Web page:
Tape: 3 Story: 5 - A. Bruce Crawley describes the decision to start his own business

Tape: 3 Story: 6 - A. Bruce Crawley talks about starting his business in Philadelphia, Pennsylvania

Tape: 3 Story: 7 - A. Bruce Crawley talks about starting the African American Chamber of Commerce in Philadelphia, Pennsylvania

Tape: 3 Story: 8 - A. Bruce Crawley describes his work to help minorities get development contracts

Tape: 4 Story: 1 - A. Bruce Crawley describes his efforts to help create the United Bank of Philadelphia

Tape: 4 Story: 2 - A. Bruce Crawley talks about his communications plan for the United Bank of Philadelphia

Tape: 4 Story: 3 - A. Bruce Crawley talks about his firm's involvement in John Street's campaigns

Tape: 4 Story: 4 - A. Bruce Crawley shares his views on the importance of political involvement

Tape: 4 Story: 5 - A. Bruce Crawley talks about the national network of black advertising agencies

Tape: 4 Story: 6 - A. Bruce Crawley describes his firm's shift to government contracts

Tape: 4 Story: 7 - A. Bruce Crawley describes how large agencies take over African American advertising agencies

Tape: 4 Story: 8 - A. Bruce Crawley talks about racism in the advertising business

Tape: 4 Story: 9 - A. Bruce Crawley describes his hopes and concerns for the black community

Tape: 5 Story: 1 - A. Bruce Crawley reflects upon his legacy

Tape: 5 Story: 2 - A. Bruce Crawley talks about the starting the Leadership Institute

Tape: 5 Story: 3 - A. Bruce Crawley talks about his family

Tape: 5 Story: 4 - A. Bruce Crawley describes how he would like to be remembered

Tape: 5 Story: 5 - A. Bruce Crawley narrates his photographs

DASession

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DATape

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DAStory

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DATitle
A. Bruce Crawley recalls learning about African American heritage from Daud
A. Bruce Crawley describes the decision to start his own business
Transcript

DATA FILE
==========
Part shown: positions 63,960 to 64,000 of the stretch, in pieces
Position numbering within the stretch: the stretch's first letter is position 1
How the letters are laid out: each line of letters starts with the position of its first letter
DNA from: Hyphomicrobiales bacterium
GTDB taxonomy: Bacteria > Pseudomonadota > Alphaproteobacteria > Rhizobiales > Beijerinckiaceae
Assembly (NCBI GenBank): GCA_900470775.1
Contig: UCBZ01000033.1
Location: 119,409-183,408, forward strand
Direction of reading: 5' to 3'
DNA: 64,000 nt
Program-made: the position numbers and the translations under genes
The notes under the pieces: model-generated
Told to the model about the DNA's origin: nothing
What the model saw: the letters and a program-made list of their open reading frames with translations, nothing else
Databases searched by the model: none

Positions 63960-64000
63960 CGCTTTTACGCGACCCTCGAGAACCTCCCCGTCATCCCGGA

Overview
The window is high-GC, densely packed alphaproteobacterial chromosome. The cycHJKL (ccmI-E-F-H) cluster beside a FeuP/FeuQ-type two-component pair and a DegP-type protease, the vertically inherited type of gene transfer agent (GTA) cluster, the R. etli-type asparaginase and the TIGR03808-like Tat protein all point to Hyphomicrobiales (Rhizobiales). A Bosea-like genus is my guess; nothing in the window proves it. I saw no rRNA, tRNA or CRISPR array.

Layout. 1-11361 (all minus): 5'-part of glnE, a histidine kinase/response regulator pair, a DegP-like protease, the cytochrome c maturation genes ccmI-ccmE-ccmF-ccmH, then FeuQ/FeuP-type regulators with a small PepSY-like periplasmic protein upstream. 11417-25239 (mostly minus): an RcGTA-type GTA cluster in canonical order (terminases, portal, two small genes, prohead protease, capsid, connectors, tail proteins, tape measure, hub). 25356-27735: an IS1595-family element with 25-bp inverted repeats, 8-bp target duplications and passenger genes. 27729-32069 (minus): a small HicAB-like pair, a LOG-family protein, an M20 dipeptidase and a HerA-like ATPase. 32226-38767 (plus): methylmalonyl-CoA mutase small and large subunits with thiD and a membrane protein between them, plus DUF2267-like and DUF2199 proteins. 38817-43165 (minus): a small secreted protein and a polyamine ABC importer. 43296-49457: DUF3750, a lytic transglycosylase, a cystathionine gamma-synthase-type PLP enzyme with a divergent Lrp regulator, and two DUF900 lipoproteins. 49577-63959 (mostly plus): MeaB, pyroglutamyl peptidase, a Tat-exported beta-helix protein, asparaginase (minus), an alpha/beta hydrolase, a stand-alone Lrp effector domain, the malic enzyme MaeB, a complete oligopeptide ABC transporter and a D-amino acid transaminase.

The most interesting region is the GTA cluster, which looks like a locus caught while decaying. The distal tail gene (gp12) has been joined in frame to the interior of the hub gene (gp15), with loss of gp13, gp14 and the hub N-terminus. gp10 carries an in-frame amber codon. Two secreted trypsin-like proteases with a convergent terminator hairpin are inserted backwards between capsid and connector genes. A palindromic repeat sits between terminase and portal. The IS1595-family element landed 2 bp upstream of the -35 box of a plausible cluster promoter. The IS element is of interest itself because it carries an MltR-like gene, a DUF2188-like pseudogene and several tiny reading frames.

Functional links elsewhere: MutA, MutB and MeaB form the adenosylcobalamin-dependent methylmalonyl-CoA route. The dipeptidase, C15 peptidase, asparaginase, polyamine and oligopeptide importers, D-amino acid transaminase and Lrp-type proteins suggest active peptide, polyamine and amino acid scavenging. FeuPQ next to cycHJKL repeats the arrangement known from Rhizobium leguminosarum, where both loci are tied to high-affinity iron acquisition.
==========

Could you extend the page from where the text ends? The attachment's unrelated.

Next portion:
So I remember one--I was, I was taking a course at St. Joseph's [University, Philadelphia, Pennsylvania] and the course was rational psychology and we had this many-degree Jesuit teaching the course, and this guy was so arrogant that he thought that you didn't have to take a test to learn in his classroom; all you had to do was to be exposed to him. It was a five-credit course. Every single day we had that course, and all you had to do was be exposed to him, and through osmosis you would learn enough to have an A as long as you didn't miss any classes. If you missed two classes you got a B, if you missed four you got a C, and so on; no quizzes, no test--just be exposed to me. You also couldn't ask any questions, you also couldn't disagree with him because he knew everything, and so one day he was in there talking about the greatest period in the history of man as to the pursuit of education and knowledge, and he said that that was during the period--the Golden age of Greece--Socrates, Plato, Aristotle; and he said that there was no time in history where man was more fond of, of gaining knowledge and, and that was the center of all knowledge on the face of the earth. And I raised my hand and I said, "You know, I don't know; people will seem to be doing pretty well now; somebody just invented a polio vaccine that--and people are sending satellites up; I mean what are you talking about? I mean these guys were all right, but I mean they must have gotten their information from somebody, I mean"--he said, "Sit down; you don't know what you're talkin' about." So I, I was really upset and I went to get a haircut that day, and Daud was cutting my hair and he said, "Well, Bruce, what's wrong? You seem like there's something wrong." And I told him about this experience and he gave me a book. He went in the back, you know, and, and pulled out a book called The Stolen Legacy, and that book talked about why Socrates showed up mysteriously at the age of forty already with information and knowledge intact, and, and how the information that he had was so foreign to the people in Greece that they made him take hemlock, and detailed how he had actually been in Northern Africa and learning from the priest in Egypt and that's where he got most of his information. So I took this book back to school and--and I, and I, and I gave it to the professor after the class the next day and he said, "What is this?" And I said, "Well, you know, I read it maybe you should read it and we can discuss it." And he came in two days later and said, "We're not gonna have a normal class; we're gonna devote the whole class to this book that Mr. Crawley bought in; it's honestly nonsense. The publisher says that the Egyptians were a race of black and brown people, and we know how ridiculous that is." And everybody started laughing; I was the only black person in the class. He went through and he eviscerated this book, he, he destroyed the publisher, he talked about everything in it and said it was all lies, and at the end of the class, he said, "And that's it." And I said, "Well, you know, if that's true, if Greece was the center of all knowledge, why did they make Socrates take hemlock? Why did they send Aristotle into exile? Explain that to me--if they wanted knowledge and information so much and nobody else in Greece had this information, and yet they had that information in Northern Africa. And he said, "Class dismissed." And he gave me a C for the five-credit course, and I never saw him again; he went off to Europe to learn, again, some more misinformation. But, but Daud was very important to all of us. I mean we, we would go to the barber to get information about our heritage. And I just saw him at the Richard Allen Reunion Picnic a month ago; he's had a great impact on all of our lives.$How did you get the idea of starting your own business? A lot of people are satisfied with being an executive in a major corporation; they think they have it made and everything. How did you get that idea?$$Well, you know, I really got a little tired of working for new managers, none of whom knew anything about corporate communications, none of whom had degrees in journalism or marketing or advertising, but who had the responsibility of doing my annual performance review, and I thought that was kinda silly. And, and, and I also got a little put off by, by their insecurity. I remember when I was a vice president, and the person I worked for was an executive vice president with senior vice president between us, he gave me fair reviews; but then when I became a senior vice president and there was no level of management, I was the next step below him, he started to give me reviews that said, "Well, he's just a fair performer." And I said, "You know, I've never been a fair performer; you go back over my twenty years at this bank, look at all my reviews. Why did I start to become a fair performer now that I'm one step behind you? I don't want your job; I don't wanna do what you do." (Simultaneous)--$$(Simultaneous)--Machiavelli (simultaneous)--$$(Simultaneous)--Yeah, yeah; you know--and it, it became obvious that it was time to go, and I was not a good soldier once I realized what his motivation was. So I got a guy who used to work with me, Mike Haskins and said to Mike and, and a woman who was in the Public Relations Society with me--I didn't know her very well but she did a lot of non-profit PR, and I called the two of them together and said, "Let's start a business; I'm ready to get outta here." And so Mike and I and her, we started meeting after work and on weekends for about four months; we put together a business plan, pooled our capital--didn't take very much capital--rented a space over in the, in the Bourse Building a couple blocks from here. And I remember when we signed a lease and the lease became effective on May 19th, and so it was time for us to resign and we had everything in place, and I called Mike and I said--Mike was now working upstairs for another manager. I said, "Mike, you know it's time for us to resign because the clock is ticking, and as of May 19th, we're paying rent at this new place." I said, "So we'll both resign today at 4:00 and then, you know, we'll talk about it later." And Mike said, "Okay, I'll resign to my guy and you resign to yours." And so he went off to do his thing and I called the guy I was working for. At this time, I was reporting to the vice chairman of the board, and I called him and he was out and his secretary said, "He won't be back today." And I said, "When is he getting back?" She said, "Well, he'll be in in the morning." I said, "Well, put me on the first thing in the morning with him." Said, "What's the subject?" "I can't tell you what the subject is; put me on with him first thing in the morning." She said, "Okay, Bruce, I'll put you on." So I hang up the phone and so then Mike calls me about 4:20, says, "I did it" "What did you do?" He said, "I resigned; how did you do?" I said, "I didn't get a chance to talk to him." And it was a dead silence on the other end of the phone. He thought I didn't have the nerve to quit and, and, you know, I could imagine that he was a little distraught and I explained it to him. The first thing the next day, I went in and I resigned too, but we just, we just had--had enough; it was time to move, it was time to, to see whether we could do what we told everybody was so easy to do. And, and most African Americans that you talk to in corporate America, in corporate life, will say, "In order to be competitive, we have to be twice as good as our white peers," and I said to Mike, "Well, we're twice as good, we shouldn't have a problem unless maybe we're not, and we'll find that out; we'll find out if we're twice as good." And so with that philosophy we, we decided to step away and never looked back.